The benefits of continuous positive airway pressure machines (CPAP) for patients with obstructive sleep apnoea (OSA) are quickly reversed when the therapy is withdrawn, according to Swiss research.
The findings appear online in the articles-in-press section of the American Thoracic Society’s American Journal of Respiratory and Critical Care Medicine.
“In patients with obstructive sleep apnoea who are established on CPAP treatment, withdrawal of the therapy is associated with a rapid recurrence of OSA and sleepiness within a few days” said Malcolm Kohler, MD, senior consultant at the Sleep Disorders Centre and Pulmonary Division of the University Hospital in Zurich. “After 14 days of CPAP withdrawal, OSA patients experienced considerable increases in heart rate and blood pressure as well as a deterioration in vascular function.”
The researchers recruited patients who had been previously diagnosed with OSA and treated with CPAP and were registered in a database of the Sleep Disorders Centre in Zurich. Patients were randomised to either continue CPAP therapy or to withdraw CPAP (maintaining a sub-therapeutic level) for two weeks. After baseline polysomnography, patients underwent nightly at-home assessment of respiration and oxygen saturation each day of the study period. Patients were also assessed for subjective and objective sleepiness, psychomotor performance, blood pressure and heart rate, endothelial function (a marker of vascular function), systemic inflammation, insulin resistance and urinary catecholamines (a marker of sympathetic nervous system activity.) The polysomnography was repeated at the end of the two-week period.
Not surprisingly, at the end of the study period there was a significant increase in apnoeic events, oxygen desaturations and the number of arousals during sleep. As a consequence of the recurrence of sleep-disordered breathing, subjective sleepiness increased in the CPAP withdrawal group. “Withdrawal of CPAP was associated with a rapid return of sleep-disordered breathing within a few days,” said Dr. Kohler.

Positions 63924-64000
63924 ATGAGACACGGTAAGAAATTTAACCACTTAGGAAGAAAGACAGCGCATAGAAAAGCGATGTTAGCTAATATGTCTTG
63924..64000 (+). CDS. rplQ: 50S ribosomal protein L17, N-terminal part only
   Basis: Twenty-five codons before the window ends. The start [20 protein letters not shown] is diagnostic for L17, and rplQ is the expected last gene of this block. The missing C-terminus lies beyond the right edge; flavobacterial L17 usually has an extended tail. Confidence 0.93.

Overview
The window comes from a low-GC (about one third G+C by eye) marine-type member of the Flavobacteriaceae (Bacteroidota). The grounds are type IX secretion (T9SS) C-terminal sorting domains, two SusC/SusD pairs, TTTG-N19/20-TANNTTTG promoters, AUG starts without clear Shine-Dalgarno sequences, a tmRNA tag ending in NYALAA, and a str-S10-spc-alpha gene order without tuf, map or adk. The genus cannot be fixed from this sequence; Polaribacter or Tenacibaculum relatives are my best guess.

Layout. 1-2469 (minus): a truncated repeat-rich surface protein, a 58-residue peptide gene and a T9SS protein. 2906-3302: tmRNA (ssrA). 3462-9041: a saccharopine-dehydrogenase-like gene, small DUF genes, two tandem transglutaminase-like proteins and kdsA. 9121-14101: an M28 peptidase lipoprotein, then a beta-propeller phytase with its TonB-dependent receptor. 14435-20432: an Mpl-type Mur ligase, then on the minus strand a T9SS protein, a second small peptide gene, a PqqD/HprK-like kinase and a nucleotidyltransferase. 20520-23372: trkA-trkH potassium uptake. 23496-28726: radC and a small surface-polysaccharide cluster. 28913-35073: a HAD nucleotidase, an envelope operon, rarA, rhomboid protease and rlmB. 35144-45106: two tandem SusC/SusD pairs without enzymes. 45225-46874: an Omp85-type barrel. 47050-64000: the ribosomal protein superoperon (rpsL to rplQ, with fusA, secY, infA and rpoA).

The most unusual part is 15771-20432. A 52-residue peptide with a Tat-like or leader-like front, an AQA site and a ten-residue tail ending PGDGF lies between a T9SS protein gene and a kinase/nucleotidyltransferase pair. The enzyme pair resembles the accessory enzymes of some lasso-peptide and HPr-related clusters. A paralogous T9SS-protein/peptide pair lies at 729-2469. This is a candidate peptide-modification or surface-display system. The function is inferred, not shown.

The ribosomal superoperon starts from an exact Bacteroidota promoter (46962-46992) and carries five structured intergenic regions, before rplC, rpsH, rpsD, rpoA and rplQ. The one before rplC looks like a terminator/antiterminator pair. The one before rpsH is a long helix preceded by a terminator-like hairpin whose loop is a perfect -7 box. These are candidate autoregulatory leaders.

Importantly, endothelial function deteriorated considerably in the CPAP withdrawal group, and there was a marked increase in blood pressure and heart rate after two weeks. Additionally, the researchers found a significant increase in urinary catecholamines, hormones consistent with sympathetic nervous system activation. These findings imply that withdrawal of CPAP therapy for even a short time has a measurable negative effect on the cardiovascular system.
“We have shown that CPAP withdrawal leads to a return of OSA within the first night off CPAP,” said Dr. Kohler. “In addition to strongly suggesting that OSA patients should bring along their CPAP machines on holiday, these findings have implications for OSA research going forward. CPAP withdrawal represents a new way to investigate the physiological effects of OSA and evaluate novel treatments,” he explained.
“Many clinical trials involving OSA patients suffer for low recruitment rates of eligible participants. This study points to a simple solution that would circumvent the problem of poor recruitment and could dramatically improve both the quantity and quality of OSA research. Rather than recruiting eligible patients from the sleep laboratory or clinic the proposed approach uses databases including data from a large number of OSA patients. Thus the required number of eligible patients with specific characteristics can be recruited selectively within a short-time,” he went on. “This would allow us to improve the efficacy of randomised controlled trials in this area.”
(Source: American Thoracic Society: American Journal of Respiratory and Critical Care Medicine)
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